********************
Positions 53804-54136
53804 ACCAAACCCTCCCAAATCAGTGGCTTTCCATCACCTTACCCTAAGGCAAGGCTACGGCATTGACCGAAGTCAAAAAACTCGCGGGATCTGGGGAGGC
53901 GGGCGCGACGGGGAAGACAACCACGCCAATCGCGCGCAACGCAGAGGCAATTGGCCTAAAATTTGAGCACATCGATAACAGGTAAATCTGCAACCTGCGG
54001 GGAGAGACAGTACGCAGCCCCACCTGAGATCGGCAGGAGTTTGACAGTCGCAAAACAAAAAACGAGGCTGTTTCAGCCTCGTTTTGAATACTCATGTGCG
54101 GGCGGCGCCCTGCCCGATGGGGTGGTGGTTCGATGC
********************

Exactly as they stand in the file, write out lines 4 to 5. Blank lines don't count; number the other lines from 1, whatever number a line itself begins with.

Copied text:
54001 GGAGAGACAGTACGCAGCCCCACCTGAGATCGGCAGGAGTTTGACAGTCGCAAAACAAAAAACGAGGCTGTTTCAGCCTCGTTTTGAATACTCATGTGCG
54101 GGCGGCGCCCTGCCCGATGGGGTGGTGGTTCGATGC